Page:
What if there were an intervention that would reduce relapse rates for people with serious mental illnesses, such as bipolar disorder and schizophrenia, by as much as half over standard treatments? It turns out there is, Shirley M. Glynn, PhD, said at an APA 2009 Annual Convention session on serious mental illness.
Family-based interventions differ from standard care because they include the patient's family in therapy sessions, keeping them informed of the patient's progress, which helps them care for their loved one. In one study of people with schizophrenia published in Schizophrenia Bulletin, (Vol. 27, No. 1), interventions without family involvement resulted in a 48 percent relapse rate, while those with family involvement had a 28 percent relapse rate.
"But the bottom line is, nobody's doing it," Glynn said.
To prove her point, she asked the room of 30-plus session attendees if they were conducting a family-based, evidence-based treatment. No one raised a hand.
The reason that family-based therapy is relatively rare, said Glynn, is that it's time-consuming for families and therapists. Previous family-care models, developed 30 to 40 years ago, required family members to be constantly available and attend frequent sessions for as long as two years.
"The big problem here is that we've created a Hummer and most people only want a Saturn," said Glynn. "Not everyone needs intensive family interventions. Some people just need recovery-oriented family services. One of the big issues is to figure out how to make that happen."
For Glynn, the answer lies in offering a continuum of family services at increasing levels of intensity to meet unique family and consumer needs. Much of the developmental work on this continuum was supported by the Department of Veterans Affairs' Office of Mental Health Services. To begin, mental health agencies can retool to ensure they are family-friendly by providing evening and phone sessions and a comfortable meeting place so that families feel included in treatment without necessarily committing to intensive therapy themselves.
Glynn also suggested involving family in patients' job-skills and social skills training. When families get involved at that level, the patient receives more support from those who have vested interest in their recovery, she said.
Another symposium speaker, Kim Mueser, PhD, suggested that a good way to increase recovery for people with serious mental illness is by reintroducing the patient to the community. One of the best ways to do that is providing patients with work matched to their skills.
"Recovery means being able to live and work in the community," said Mueser, of the Dartmouth Psychiatric Research Center. "The job tenure [for patients] was about twice as long for people who got jobs that matched their interests."
However, family involvement in work programs is key, added Glynn.
"Nothing will make the program hit the wall faster than a family member saying, 'You're not going to go out and get a job because you'll lose your benefits and we won't be able to pay the rent,'" said Glynn. "We need to educate families from the get-go."
Psychologists should also provide families with regular updates on a patient's condition. When families feel that they're in the loop, they become more active in the recovery process, she added.
Some families may need more intensive family consultation, in which family members come in for one to five therapy sessions to discuss specific treatment and recovery issues with a therapist. Glynn's continuum of family support has recently been offered at several VA medical centers, and so far results are good, she said. "Part of recovery is having people in the community that care about you," she said.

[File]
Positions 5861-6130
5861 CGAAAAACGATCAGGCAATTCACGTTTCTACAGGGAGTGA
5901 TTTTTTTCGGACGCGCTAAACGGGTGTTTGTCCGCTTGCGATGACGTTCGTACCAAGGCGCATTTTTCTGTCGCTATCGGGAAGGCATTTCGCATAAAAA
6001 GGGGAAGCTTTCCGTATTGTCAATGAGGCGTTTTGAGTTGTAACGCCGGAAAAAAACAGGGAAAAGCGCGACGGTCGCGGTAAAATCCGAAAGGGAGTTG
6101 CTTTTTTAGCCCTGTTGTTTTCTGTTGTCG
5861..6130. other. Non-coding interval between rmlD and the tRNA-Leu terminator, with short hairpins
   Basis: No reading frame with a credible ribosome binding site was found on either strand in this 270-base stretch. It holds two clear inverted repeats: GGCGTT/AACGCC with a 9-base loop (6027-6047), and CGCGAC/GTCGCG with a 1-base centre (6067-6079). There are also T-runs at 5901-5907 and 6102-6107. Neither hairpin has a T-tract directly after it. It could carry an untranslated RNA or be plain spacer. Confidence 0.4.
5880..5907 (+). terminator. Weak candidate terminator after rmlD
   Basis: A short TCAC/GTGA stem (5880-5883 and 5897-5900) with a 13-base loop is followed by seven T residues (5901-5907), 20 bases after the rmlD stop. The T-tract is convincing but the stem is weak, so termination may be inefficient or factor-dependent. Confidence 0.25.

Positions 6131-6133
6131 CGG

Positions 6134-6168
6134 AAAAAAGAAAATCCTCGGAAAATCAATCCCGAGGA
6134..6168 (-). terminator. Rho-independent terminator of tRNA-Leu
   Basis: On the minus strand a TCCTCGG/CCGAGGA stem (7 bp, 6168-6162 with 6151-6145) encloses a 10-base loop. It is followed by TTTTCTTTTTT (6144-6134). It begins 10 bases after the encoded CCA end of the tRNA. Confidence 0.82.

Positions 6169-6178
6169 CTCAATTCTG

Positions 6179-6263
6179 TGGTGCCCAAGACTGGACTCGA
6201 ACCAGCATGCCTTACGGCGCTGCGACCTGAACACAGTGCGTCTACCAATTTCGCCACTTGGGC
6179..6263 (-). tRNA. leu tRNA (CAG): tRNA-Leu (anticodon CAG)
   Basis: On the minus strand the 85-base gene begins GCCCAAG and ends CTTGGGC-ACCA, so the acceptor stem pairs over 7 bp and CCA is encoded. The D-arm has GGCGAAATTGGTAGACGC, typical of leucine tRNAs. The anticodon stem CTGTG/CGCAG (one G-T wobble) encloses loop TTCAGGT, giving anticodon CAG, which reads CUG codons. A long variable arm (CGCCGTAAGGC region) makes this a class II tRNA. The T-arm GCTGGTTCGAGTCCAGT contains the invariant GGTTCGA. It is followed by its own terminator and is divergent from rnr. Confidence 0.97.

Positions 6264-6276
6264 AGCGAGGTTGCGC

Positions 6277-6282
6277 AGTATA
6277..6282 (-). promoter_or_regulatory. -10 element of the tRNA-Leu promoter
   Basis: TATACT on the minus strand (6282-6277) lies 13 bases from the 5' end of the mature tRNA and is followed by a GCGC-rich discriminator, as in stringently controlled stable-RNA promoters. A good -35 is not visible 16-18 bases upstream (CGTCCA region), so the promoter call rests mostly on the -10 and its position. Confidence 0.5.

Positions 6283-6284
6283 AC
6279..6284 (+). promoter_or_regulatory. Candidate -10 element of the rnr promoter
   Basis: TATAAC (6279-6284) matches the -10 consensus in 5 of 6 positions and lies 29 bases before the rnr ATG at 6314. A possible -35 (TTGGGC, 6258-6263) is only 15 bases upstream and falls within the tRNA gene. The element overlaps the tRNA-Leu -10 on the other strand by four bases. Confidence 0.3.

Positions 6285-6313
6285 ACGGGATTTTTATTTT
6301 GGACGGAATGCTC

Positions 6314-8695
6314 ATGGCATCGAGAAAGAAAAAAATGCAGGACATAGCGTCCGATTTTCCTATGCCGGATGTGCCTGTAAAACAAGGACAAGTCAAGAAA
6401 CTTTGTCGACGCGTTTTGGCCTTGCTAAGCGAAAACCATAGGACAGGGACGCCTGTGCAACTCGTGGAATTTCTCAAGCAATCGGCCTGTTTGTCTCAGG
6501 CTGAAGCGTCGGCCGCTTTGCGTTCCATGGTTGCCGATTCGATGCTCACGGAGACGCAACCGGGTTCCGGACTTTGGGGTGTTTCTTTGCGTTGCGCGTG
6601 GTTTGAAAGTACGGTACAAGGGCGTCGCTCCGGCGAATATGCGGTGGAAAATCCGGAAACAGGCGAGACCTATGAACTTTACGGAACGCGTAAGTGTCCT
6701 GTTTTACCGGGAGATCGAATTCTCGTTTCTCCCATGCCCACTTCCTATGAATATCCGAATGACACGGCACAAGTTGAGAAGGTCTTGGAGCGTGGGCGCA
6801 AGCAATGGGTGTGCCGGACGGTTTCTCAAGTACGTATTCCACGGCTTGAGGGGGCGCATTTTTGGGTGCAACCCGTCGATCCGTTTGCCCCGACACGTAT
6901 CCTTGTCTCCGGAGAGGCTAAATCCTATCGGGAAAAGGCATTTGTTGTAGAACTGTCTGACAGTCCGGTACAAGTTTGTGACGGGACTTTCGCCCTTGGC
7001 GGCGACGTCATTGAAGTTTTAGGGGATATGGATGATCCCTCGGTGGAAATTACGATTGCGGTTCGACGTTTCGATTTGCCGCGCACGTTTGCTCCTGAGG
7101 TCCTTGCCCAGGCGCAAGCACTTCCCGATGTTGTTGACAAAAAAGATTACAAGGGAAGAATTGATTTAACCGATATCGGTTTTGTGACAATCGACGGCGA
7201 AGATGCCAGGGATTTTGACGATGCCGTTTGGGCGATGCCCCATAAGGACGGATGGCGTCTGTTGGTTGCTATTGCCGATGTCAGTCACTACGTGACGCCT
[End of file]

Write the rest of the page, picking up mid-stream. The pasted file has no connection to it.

In addition to offering family-centered therapy, psychologists can help people with serious mental illness by employing the same cognitive enhancement techniques, such as brain-fitness games and emotion-recognition exercises, used to combat dementia, said Steven Silverstein, PhD. With regular practice, people with serious mental illness can improve their social and vocational success, he said.
Shared decision-making is another crucial ingredient to successfully treating serious mental illness, said Sandra Wilkniss, PhD. That is, both the provider and client must work together to find the best treatment balance, including medication management, vocational assistance and family therapy. "The goal is to have well-informed experts—the health-care provider and the patient—making collaborative decisions about the best treatment options because the provider knows the science and the patient knows himself," Wilkniss said.
At least in California, psychologists are increasingly well-positioned to encourage these collaborations, said Bill Safarjan, PhD. That's thanks to new rules in the California Hospital System that give psychologists new authority, including the ability to place patients under suicide watch and dictate changes in diagnosis, he said. The extra freedoms did come at a cost, though, as psychologists in California hospitals now find themselves busier than ever and with less autonomy thanks to more physician oversight.
Despite these advances, children and teens with serious mental illness have largely been left behind, Susan McCammon, PhD, added. Almost all past research focuses on adults, and there are still no evidence-based treatments for children with serious mental illness. "Our concern is that very few youth have access to [evidence-based] interventions," she said.
The reason that family therapy is relatively rare is that it's time consuming for families and therapists.
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